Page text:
Whidbey General Hospital billing system gets pricey

Hang-ups in a new electronic records system caused delays in billings and reduced the amount of cash available at Whidbey General Hospital.

Hang-ups in a new electronic records system caused delays in billings and reduced the amount of cash available at Whidbey General Hospital.

Hospital officials recently said they are expecting to spend more than $7.5 million implementing an electronic records system provided by Meditech that originally went online in May.

When the new system went live, staff had to deal with an abnormally slow billing process, said hospital spokeswoman Trish Rose, in an email.

“As issues were identified they were fixed, but months passed as we worked through system and process bottlenecks, and cash on-hand declined to critical levels while our accounts receivable climbed,” Rose said.

Whidbey General Hospital operated without an electronic records system prior to Meditech. Hospital leaders had to purchase a system as a requirement of the Affordable Care Act. If the hospital didn’t install such a system, it would face a $50,000 penalty in 2015 plus a $550,000 reduction of Medicare/Medicaid reimbursements.

The glitch caused by the new system caused delays in the bills patients receive in the mail; however no accounts were sent to collection and hospital officials gave a grace period and extended payment plans, public relations liaison Keith Mack said in an email.

Patient care wasn’t affected.

Rose said that once the billing process started working, coders and billers started sending out millions of dollars worth of bills in a few weeks.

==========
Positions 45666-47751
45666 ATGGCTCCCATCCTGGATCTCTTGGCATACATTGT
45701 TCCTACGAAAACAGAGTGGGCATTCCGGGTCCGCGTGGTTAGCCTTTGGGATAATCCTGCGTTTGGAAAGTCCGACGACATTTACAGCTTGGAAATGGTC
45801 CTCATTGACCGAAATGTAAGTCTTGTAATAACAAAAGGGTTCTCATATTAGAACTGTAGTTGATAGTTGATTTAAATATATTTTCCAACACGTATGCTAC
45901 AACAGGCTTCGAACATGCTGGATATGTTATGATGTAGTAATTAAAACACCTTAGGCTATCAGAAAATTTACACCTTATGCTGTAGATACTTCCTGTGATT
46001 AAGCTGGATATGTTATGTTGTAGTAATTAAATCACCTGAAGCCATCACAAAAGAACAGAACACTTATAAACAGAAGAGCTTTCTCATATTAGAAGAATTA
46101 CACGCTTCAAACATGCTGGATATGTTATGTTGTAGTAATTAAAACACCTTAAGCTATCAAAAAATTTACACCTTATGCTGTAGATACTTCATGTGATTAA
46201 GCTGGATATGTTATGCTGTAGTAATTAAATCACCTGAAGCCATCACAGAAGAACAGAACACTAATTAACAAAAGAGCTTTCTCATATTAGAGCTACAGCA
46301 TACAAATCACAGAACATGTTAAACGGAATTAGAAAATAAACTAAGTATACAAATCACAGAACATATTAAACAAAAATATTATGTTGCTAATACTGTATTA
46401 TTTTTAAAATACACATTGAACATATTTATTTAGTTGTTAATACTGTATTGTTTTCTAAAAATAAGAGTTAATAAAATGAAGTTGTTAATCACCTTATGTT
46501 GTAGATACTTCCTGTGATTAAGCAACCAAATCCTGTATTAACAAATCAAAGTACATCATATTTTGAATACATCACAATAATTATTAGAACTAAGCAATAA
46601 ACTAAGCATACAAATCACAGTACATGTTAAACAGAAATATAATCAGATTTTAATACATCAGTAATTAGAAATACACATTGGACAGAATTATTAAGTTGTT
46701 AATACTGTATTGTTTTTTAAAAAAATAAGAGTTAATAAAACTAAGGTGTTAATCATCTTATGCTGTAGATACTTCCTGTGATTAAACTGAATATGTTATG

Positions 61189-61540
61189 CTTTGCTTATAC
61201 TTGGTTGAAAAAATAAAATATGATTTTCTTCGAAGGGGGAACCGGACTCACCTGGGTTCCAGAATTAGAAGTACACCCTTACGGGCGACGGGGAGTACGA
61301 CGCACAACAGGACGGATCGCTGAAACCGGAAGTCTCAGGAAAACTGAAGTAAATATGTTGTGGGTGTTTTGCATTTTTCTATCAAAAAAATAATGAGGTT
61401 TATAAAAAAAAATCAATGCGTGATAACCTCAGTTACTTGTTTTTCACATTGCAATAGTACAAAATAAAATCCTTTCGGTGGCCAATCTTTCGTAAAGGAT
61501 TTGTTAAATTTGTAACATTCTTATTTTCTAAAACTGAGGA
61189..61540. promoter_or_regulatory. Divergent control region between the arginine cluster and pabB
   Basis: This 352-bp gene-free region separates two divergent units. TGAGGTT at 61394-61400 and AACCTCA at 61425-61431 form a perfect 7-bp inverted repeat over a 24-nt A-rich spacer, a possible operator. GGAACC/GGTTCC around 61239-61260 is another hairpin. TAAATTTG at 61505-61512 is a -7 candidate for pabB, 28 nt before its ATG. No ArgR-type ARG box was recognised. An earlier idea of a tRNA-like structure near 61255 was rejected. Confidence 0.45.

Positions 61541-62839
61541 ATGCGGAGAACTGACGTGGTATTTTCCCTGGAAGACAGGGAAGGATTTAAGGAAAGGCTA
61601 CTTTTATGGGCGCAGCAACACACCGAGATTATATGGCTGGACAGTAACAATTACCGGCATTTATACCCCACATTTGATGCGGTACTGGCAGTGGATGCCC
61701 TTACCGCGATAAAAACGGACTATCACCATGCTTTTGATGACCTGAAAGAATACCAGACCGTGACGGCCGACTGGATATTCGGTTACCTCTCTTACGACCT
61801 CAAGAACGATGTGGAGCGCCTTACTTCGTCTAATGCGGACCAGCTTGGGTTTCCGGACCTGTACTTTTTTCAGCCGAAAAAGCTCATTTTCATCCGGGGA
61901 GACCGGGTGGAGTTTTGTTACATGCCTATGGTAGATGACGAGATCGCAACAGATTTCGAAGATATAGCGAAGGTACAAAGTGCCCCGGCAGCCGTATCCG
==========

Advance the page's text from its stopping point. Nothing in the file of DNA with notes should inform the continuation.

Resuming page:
“They did an outstanding job and continue to work the backlog of charges and bills,” Rose said.

She said cash flow into the hospital has been restored, but it will take months to recover. During this time, administrators will be as conservative as possible in regard to overtime, supplies, staffing, travel and education.

The billing snafu caused cash problems for the hospital.

Mack said that at the lowest point, the organization had just two-and-a-half days worth of cash on hand. The hospital board in the fall approved a $4 million line of credit and, of that amount, the hospital drew $2 million.

The number of days’ worth of cash increased to 12.2 days, and cash receipts are continuing to increase. Mack said the hospital will pay back the line of credit in the next four months.

In addition to the work getting the hospital’s books in order, Rose said staff has to prepare for another update that will take place in March.

The update needs to be done in order to comply with the Affordable Care Act.

 

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